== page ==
Interview with Hellenic Petroleum's Diomidis Stamoulis

Diomidis Stamoulis

Head of Strategy for Manufacturing Operations, Hellenic Petroleum

What do you think the impact of COP 21 will be on the refining industry?

It will have a huge impact in the refining industry in Europe and will play a crucial role in future legislations and agreements. We are already operating in a heavily legislated environment and I feel that as refiners in Europe, we have additional expenditures compared to those regions that surround Europe. We need to anticipate increased competition due to the fact that Europe will have a common legislation but in surrounding regions the legislation could be vastly different.  An example of this is Greece which sits at the edge of Europe and competes with refineries in Turkey and the Middle East where the regulations for sustainability are not mandatory; in this sense COP 21 will have critical implications for the economic balance. It may cause an uneven situation among refineries and become a catalyst for increased competition.

Do you think the European Commission is doing enough to help refiners?

The European Commission has to find a balance between opposing forces within the region. On one hand it is difficult for the European Commission to ignore the impact that refining has had on the current climate change crisis, with many people and NGOs vocally opposing to the industry. However, it is also true the industry serves around 95% of our transport needs, produces products that people use in their daily lives and provides jobs for thousands of individuals. If products produced by the refining industry ceased to exist we cannot imagine what the repercussions would be.

Personally, I believe that until now the European Commission has tried to remain on the side-lines of the criticism of the refining industry, but it will become increasingly difficult in the future to avoid confrontation due to regulations concerning carbon emissions. We are slowly phasing out fossil fuels and refining will have to bear the cost of that.

Do you think that operational excellence still separates the best and worst performers in downstream?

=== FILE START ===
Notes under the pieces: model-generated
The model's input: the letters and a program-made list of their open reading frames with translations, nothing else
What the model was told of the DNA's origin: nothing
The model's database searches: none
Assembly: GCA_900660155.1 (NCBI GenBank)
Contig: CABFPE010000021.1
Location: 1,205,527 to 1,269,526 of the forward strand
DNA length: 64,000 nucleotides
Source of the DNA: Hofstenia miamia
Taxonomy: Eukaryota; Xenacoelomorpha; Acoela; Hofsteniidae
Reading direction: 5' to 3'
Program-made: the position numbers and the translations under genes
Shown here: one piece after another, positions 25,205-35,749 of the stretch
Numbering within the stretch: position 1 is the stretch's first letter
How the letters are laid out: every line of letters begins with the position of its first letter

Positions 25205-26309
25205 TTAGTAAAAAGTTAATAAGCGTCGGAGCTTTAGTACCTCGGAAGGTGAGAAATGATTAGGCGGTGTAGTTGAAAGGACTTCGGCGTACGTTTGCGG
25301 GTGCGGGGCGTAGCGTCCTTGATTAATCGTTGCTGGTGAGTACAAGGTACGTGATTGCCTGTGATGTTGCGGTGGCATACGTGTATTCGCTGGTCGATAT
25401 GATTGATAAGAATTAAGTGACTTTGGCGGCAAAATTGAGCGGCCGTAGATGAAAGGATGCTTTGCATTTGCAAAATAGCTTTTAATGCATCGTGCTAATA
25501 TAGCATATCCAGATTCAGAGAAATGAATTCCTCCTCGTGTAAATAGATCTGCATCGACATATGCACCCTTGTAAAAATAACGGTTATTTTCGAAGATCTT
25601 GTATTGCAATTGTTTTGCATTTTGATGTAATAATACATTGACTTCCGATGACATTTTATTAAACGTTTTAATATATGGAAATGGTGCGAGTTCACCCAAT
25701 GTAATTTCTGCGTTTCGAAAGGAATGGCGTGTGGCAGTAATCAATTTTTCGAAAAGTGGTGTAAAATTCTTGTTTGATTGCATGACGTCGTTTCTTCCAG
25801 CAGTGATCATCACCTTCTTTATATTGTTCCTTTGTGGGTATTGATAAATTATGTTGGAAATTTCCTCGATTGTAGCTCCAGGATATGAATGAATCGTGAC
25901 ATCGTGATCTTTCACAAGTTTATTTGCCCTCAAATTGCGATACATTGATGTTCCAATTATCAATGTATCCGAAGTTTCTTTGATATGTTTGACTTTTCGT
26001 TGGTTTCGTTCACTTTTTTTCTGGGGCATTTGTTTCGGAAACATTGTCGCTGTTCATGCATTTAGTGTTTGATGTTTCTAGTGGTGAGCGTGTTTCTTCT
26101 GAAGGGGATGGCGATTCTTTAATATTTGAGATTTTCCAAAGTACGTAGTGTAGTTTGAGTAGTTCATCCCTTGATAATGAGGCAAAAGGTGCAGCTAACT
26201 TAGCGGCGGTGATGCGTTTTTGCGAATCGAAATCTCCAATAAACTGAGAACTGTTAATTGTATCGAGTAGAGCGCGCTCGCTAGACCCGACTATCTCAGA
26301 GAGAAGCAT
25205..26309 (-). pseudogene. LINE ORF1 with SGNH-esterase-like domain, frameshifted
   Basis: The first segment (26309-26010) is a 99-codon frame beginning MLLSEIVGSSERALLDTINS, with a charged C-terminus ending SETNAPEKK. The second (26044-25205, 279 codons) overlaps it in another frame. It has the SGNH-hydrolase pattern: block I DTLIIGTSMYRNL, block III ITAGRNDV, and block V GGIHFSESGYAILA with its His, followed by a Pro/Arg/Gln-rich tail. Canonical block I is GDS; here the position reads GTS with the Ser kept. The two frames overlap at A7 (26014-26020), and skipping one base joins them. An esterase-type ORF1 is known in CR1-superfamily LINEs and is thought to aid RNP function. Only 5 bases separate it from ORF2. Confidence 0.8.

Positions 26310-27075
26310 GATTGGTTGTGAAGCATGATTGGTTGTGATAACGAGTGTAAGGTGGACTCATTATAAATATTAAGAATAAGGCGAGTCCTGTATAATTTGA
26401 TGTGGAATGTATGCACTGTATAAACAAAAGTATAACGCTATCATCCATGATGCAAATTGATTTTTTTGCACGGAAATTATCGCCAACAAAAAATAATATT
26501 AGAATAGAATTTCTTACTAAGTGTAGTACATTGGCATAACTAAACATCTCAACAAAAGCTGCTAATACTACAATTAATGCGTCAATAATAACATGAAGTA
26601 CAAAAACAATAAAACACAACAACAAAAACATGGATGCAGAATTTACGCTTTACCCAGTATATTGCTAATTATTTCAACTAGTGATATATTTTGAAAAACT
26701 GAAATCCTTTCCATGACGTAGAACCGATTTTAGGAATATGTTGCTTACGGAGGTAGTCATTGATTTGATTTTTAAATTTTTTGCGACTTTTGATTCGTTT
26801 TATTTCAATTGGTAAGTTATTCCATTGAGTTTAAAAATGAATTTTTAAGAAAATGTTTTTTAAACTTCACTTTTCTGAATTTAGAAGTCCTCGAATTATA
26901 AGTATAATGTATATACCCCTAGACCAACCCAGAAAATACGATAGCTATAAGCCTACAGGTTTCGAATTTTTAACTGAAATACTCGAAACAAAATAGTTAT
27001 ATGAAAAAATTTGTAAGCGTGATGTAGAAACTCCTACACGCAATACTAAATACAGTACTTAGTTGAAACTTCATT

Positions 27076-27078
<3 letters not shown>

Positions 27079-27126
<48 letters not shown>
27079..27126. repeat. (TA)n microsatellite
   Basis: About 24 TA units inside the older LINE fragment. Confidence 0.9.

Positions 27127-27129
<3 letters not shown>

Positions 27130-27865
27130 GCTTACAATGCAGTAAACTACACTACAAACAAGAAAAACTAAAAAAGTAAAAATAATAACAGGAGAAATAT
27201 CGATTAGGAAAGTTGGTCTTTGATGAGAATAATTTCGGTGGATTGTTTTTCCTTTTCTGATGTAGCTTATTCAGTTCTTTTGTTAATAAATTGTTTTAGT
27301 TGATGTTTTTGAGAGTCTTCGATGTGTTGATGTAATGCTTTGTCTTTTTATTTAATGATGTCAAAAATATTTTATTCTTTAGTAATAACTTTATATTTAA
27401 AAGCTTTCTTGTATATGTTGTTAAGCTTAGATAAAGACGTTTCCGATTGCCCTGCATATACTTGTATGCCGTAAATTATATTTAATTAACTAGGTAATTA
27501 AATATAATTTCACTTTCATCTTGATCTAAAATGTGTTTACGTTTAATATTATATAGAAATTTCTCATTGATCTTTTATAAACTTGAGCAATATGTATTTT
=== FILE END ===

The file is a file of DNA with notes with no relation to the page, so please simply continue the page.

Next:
Absolutely yes! Throughout my years in this industry I have seen a vast amount of progress in technology advances and I believe that trying to be efficient in all processes is a daily job for every refiner. In order to survive, preparation and adaptability is key. Focusing on long term vision is part of the culture of operational excellence, focussing on where the technology is making advances while taking into consideration the fact that refining technologies may take years to implement.

Operational Excellence can also be seen in short time business strategy in the daily scheduling of your operation to be optimally efficient. I strongly believe in operational excellence and think it is a crucial process that has to take place continuously in our industry in order to drive success.

Are energy costs and efficiency still important to Europe, global refiners and petrochemical producers?

People sometimes forget that the oil price has lowered and continue to try and make savings as the cost of energy becomes higher. I believe you should always prepare yourself for the worst, and even in this environment of low oil prices you should not reduce investments. Doing this can place you in a dangerous position in the future when prices may spike again; being efficient is something that should be continuously designed and implemented.

Will we see an increasing move towards greater “digitalisation”? i.e. supply chain (supply and demand market analytics, digital processes); predictive maintenance; operations intelligence: digital workers/remote operations.

Digitalisation it is a matter of cost benefit analysis, refiners who have simple, repetitive operations and are not continuously evolving will hesitate to invest in digitalisation on an operational level. Like all systems it’s not a matter of buying new software, it’s the mentality and culture of the business which is key.  What we have observed in several ‘digitalisation’ products is that businesses are very eager to buy the tools and the right technology to help move their businesses forward. If a company want to invest in this technology and make it as cost-effective as possible, you need to ensure the company has the right mentality about the digitalisation otherwise success is not guaranteed. Digitalisation will play a crucial rule in this industry and if we ignore it we are ignoring reality.

What are you most looking forward to at this year’s ERTC event?

Last time I participated, I was really impressed with the variety of topics discussed, and how the event addressed the challenges of our time, both technical and through long-term vision.

What do you think the benefits are of events such as ERTC for the industry?

The atmosphere of the event, the discussions and presentations are the catalysts which invite key conversations between participants. It’s a great gathering of the refining industry and the fact that it is held yearly means it can always include recent developments; I think that the variation of participation from various areas is important. The participants are a good mix of refiners, suppliers and technology experts who have an excellent opportunity to share knowledge and opinions.